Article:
Posted 21 January 2020
Do vitamin drips really work? The evidence says ‘no’, so save your money and eat real food
Want to boost your immune system, reduce your physical signs of ageing, or cleanse your blood to get rid of toxins? Intravenous (IV) vitamin therapy, or vitamin drips, promise to help. Some claim they can even benefit serious conditions like cancer, Parkinson’s disease, the eye condition macular degeneration, the pain of fibromyalgia and depression.
Celebrities have promoted them on social media. The demand has led to alternative therapy lounges popping up around the world, including in Australia. Patients can kick back in comfy leather chairs while they’re hooked up to IVs in the infusion lounge, watch Netflix and have some tea.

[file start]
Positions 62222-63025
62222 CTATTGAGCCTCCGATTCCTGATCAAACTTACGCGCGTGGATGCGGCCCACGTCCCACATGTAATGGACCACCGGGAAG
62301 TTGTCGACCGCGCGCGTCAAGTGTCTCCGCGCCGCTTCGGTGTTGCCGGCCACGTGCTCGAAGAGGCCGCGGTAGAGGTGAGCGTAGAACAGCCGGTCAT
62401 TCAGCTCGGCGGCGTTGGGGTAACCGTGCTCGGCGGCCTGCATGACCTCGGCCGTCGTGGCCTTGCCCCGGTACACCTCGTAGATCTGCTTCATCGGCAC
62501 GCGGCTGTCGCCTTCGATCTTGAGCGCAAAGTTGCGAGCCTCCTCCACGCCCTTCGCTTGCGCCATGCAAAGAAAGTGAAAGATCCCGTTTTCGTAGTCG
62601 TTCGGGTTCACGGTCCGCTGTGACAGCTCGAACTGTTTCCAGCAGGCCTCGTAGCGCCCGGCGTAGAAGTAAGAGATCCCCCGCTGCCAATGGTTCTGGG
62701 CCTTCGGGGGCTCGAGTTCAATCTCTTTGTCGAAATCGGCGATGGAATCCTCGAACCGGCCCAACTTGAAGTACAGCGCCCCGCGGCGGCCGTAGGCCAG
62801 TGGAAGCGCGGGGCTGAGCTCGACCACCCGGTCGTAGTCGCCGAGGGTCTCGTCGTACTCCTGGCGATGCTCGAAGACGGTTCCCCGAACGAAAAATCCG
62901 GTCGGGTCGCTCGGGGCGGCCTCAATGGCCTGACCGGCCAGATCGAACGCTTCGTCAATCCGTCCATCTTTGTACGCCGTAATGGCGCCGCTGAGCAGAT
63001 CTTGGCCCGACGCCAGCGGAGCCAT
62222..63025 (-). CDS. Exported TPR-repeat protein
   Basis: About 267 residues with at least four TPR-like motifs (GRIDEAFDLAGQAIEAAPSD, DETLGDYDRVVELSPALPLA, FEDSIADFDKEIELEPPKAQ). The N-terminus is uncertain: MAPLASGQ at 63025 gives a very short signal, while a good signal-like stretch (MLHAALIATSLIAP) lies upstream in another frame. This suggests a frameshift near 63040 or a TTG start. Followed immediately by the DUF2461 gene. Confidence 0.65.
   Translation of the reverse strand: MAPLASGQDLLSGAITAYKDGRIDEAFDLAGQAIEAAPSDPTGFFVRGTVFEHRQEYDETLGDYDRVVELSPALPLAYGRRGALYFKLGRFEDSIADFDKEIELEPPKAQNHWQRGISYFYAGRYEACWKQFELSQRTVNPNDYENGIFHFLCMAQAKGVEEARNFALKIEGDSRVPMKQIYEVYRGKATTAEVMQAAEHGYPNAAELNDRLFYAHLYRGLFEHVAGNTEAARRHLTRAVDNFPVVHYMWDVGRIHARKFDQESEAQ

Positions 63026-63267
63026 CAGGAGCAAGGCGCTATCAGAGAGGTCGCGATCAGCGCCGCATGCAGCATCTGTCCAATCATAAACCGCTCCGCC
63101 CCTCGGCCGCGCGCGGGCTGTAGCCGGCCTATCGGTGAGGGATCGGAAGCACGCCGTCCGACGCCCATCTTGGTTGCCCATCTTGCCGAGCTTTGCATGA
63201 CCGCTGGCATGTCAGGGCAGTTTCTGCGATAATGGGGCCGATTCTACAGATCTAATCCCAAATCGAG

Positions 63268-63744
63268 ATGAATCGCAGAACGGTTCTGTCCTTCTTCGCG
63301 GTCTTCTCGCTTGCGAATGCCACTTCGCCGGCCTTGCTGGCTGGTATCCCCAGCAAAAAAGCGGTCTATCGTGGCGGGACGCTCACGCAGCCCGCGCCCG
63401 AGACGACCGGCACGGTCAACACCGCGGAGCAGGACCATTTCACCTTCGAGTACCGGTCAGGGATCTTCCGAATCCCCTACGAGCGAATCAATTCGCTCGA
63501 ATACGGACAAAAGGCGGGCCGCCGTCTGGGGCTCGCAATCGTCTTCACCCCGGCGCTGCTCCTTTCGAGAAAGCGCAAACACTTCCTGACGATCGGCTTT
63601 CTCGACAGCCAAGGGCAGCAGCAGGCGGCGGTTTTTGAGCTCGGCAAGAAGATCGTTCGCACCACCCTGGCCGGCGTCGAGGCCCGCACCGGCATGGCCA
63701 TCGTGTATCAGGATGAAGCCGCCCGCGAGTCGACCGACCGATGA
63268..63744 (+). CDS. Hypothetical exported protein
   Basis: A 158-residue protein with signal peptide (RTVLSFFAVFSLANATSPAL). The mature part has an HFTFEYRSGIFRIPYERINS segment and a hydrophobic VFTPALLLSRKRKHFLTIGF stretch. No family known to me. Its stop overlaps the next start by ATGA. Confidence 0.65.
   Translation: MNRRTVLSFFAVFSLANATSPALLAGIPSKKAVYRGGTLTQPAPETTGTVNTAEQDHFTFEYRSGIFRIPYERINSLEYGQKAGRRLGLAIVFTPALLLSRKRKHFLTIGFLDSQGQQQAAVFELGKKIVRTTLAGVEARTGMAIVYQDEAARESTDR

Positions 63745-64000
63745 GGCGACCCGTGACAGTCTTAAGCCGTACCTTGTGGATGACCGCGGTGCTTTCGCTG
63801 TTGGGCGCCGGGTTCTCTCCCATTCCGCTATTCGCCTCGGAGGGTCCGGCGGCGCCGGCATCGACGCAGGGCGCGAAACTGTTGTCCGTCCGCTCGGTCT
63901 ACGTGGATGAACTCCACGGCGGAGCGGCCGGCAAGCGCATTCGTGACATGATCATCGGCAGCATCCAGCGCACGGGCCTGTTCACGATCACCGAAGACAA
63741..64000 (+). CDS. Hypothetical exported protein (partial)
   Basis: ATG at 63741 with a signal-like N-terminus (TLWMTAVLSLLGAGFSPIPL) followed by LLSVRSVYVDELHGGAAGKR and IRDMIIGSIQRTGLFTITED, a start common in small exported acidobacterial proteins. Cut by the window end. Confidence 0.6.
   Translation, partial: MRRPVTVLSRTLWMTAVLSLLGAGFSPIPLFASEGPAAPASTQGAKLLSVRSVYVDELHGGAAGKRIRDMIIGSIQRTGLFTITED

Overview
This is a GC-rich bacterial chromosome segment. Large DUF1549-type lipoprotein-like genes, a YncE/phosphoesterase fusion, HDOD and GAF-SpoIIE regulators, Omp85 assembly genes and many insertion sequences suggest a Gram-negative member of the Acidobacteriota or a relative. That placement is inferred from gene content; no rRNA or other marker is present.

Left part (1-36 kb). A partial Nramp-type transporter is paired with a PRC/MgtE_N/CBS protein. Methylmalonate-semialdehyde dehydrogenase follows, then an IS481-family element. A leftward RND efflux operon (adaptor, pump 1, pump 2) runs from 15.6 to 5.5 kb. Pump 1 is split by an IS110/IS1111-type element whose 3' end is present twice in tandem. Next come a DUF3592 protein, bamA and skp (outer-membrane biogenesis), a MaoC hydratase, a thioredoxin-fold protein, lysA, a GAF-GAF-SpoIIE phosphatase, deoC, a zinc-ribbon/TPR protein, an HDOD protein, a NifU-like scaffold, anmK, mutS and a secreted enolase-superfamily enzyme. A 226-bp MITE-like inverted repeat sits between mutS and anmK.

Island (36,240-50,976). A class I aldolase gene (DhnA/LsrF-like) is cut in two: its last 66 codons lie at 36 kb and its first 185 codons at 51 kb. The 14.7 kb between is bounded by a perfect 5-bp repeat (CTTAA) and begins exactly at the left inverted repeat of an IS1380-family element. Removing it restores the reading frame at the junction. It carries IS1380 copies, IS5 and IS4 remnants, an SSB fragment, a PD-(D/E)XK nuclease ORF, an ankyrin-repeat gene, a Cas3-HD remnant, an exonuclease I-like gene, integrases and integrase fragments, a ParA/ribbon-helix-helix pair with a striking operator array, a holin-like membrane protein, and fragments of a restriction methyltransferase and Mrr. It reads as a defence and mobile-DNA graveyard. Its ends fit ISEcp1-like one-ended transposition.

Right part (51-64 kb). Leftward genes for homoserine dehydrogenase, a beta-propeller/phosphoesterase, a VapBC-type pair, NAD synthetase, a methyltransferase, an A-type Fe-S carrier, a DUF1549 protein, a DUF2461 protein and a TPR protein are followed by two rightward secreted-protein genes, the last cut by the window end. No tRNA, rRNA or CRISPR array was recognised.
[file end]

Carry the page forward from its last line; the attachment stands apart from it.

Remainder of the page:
But do they work? Or are you just paying for really expensive urine? Let’s look at what the science says.